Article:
Bondholders are already wising up to signs that companies are exaggerating or misrepresenting their environmental chops when selling debt, a practice known as greenwashing. Questions are also multiplying around the impact of carbon credits, embraced by corporates to slash their environmental footprint. And the financial-services sector itself has been criticized for funding fossil-fuel producers. With mainstream banks now recruiting well-known faces to promote their brand of green finance, the industry’s feel-good veneer could crack.

“Because of the effectiveness of the green-finance agenda, it tends to have more supporters than critics,” said Adrienne Buller, a senior research fellow at the Common Wealth think tank, which focuses on building a sustainable economy and counts former U.K. Labour Party leader Ed Miliband among its directors. “There’s a few people calling out instances of greenwashing, but the response tends to be ‘we need to root out greenwashing so green finance can do its job’ rather than taking a critical look at green finance as a whole.”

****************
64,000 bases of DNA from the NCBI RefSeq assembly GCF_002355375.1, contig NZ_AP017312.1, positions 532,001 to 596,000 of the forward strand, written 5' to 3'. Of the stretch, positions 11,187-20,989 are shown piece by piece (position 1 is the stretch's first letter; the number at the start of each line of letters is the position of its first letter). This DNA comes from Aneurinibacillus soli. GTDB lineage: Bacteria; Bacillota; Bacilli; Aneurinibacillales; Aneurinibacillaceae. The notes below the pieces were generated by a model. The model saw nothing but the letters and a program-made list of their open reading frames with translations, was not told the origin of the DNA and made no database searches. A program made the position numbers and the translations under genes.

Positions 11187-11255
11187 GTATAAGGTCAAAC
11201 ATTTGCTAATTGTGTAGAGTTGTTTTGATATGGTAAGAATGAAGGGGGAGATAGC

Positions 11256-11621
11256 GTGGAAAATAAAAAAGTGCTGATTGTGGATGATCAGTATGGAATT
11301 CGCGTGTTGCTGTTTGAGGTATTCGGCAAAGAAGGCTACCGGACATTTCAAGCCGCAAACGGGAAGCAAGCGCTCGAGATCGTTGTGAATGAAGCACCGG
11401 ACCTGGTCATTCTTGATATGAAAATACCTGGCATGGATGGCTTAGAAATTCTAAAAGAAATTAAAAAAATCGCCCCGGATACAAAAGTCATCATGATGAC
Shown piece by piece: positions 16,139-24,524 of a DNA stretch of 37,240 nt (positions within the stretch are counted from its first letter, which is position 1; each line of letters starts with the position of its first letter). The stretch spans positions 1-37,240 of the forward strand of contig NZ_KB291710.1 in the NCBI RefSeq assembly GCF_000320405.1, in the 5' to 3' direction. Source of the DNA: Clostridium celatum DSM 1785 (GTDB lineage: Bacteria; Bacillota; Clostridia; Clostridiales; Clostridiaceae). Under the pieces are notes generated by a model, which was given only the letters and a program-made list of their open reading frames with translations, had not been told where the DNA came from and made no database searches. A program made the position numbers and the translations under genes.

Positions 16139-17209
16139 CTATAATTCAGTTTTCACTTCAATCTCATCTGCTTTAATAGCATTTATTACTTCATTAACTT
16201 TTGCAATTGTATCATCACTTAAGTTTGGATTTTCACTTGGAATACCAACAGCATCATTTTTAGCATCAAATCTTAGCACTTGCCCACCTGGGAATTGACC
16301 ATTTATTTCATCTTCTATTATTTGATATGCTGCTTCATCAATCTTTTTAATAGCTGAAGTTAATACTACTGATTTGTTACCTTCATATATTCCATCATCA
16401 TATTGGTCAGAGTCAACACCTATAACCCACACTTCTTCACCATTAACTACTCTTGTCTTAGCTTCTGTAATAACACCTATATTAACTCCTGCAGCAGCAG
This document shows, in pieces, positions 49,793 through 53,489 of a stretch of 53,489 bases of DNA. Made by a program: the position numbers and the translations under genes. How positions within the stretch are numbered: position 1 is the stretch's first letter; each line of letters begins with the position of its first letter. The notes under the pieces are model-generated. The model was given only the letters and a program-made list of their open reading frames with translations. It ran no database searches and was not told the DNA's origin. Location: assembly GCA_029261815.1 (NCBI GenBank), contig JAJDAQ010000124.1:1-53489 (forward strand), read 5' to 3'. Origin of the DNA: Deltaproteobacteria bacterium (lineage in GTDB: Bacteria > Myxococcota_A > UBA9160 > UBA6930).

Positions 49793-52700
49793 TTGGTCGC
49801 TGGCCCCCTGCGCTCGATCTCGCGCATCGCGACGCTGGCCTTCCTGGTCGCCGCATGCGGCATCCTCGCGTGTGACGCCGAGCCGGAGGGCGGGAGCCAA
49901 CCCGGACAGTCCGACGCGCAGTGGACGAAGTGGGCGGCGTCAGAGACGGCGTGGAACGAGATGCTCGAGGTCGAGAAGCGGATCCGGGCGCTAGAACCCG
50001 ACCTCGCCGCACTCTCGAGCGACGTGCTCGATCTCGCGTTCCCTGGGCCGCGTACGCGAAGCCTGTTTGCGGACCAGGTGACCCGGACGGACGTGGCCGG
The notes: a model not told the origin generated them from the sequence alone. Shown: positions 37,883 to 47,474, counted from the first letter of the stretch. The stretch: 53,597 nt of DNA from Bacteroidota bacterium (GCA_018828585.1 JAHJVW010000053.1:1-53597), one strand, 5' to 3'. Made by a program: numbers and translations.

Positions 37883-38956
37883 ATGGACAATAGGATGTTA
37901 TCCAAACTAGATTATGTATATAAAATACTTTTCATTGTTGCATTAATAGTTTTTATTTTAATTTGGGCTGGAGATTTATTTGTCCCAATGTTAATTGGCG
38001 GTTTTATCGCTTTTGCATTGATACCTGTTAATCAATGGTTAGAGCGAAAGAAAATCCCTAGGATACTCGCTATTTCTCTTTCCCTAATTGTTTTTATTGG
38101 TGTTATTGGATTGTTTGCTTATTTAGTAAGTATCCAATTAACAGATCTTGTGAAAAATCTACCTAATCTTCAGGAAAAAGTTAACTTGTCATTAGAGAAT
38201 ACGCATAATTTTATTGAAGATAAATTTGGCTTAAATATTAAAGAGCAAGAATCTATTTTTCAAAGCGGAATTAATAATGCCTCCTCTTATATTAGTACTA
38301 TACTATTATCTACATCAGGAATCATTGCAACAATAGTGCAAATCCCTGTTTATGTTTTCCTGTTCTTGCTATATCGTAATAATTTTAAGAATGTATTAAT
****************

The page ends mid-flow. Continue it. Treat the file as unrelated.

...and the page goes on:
ESG — as adhering to environmental, social and governance principles is known — is now big business. So it’s in the interests of banks and asset managers to get a little political in their hiring, even with the heightened scrutiny applied to such relationships in the wake of former Prime Minister David Cameron’s lobbying for collapsed lender Greensill Capital.

While discerning the direct impact of this hiring spree on legislation is fraught with difficulties, the influence of finance and business over green policy is already making some queasy.

“We’re seeing a lot more sustainability legislation going into financial regulation today and of course some people are trying to wind that back so it’s not as strong,” said Fiona Reynolds, chief executive officer of the United Nations-backed investor group Principles for Responsible Investment. Change is still happening but “there has to be strong rules in place and transparency,” she said.